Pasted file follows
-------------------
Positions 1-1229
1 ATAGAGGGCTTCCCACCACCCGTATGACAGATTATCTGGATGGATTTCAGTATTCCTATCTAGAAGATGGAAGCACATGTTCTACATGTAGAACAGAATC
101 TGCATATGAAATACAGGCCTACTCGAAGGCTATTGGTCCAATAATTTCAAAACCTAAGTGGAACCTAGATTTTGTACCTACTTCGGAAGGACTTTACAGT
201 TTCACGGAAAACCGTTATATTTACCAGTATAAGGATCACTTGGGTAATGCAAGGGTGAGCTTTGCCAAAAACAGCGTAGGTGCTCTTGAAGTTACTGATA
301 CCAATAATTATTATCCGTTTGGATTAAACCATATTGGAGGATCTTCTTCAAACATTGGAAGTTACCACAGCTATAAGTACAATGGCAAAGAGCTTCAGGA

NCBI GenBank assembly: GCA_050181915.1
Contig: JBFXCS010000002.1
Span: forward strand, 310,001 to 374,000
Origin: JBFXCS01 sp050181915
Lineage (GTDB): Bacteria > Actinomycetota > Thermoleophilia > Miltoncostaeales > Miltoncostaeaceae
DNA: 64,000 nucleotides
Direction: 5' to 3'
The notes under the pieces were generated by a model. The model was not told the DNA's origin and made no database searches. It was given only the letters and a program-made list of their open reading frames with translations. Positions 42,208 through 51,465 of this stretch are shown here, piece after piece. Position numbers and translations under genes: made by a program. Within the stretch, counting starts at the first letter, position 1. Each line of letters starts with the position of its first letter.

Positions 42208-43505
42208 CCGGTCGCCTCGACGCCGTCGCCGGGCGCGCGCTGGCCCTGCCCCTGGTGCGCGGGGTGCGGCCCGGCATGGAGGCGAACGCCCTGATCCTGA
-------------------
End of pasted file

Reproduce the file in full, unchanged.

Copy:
Positions 1-1229
1 ATAGAGGGCTTCCCACCACCCGTATGACAGATTATCTGGATGGATTTCAGTATTCCTATCTAGAAGATGGAAGCACATGTTCTACATGTAGAACAGAATC
101 TGCATATGAAATACAGGCCTACTCGAAGGCTATTGGTCCAATAATTTCAAAACCTAAGTGGAACCTAGATTTTGTACCTACTTCGGAAGGACTTTACAGT
201 TTCACGGAAAACCGTTATATTTACCAGTATAAGGATCACTTGGGTAATGCAAGGGTGAGCTTTGCCAAAAACAGCGTAGGTGCTCTTGAAGTTACTGATA
301 CCAATAATTATTATCCGTTTGGATTAAACCATATTGGAGGATCTTCTTCAAACATTGGAAGTTACCACAGCTATAAGTACAATGGCAAAGAGCTTCAGGA

NCBI GenBank assembly: GCA_050181915.1
Contig: JBFXCS010000002.1
Span: forward strand, 310,001 to 374,000
Origin: JBFXCS01 sp050181915
Lineage (GTDB): Bacteria > Actinomycetota > Thermoleophilia > Miltoncostaeales > Miltoncostaeaceae
DNA: 64,000 nucleotides
Direction: 5' to 3'
The notes under the pieces were generated by a model. The model was not told the DNA's origin and made no database searches. It was given only the letters and a program-made list of their open reading frames with translations. Positions 42,208 through 51,465 of this stretch are shown here, piece after piece. Position numbers and translations under genes: made by a program. Within the stretch, counting starts at the first letter, position 1. Each line of letters starts with the position of its first letter.

Positions 42208-43505
42208 CCGGTCGCCTCGACGCCGTCGCCGGGCGCGCGCTGGCCCTGCCCCTGGTGCGCGGGGTGCGGCCCGGCATGGAGGCGAACGCCCTGATCCTGA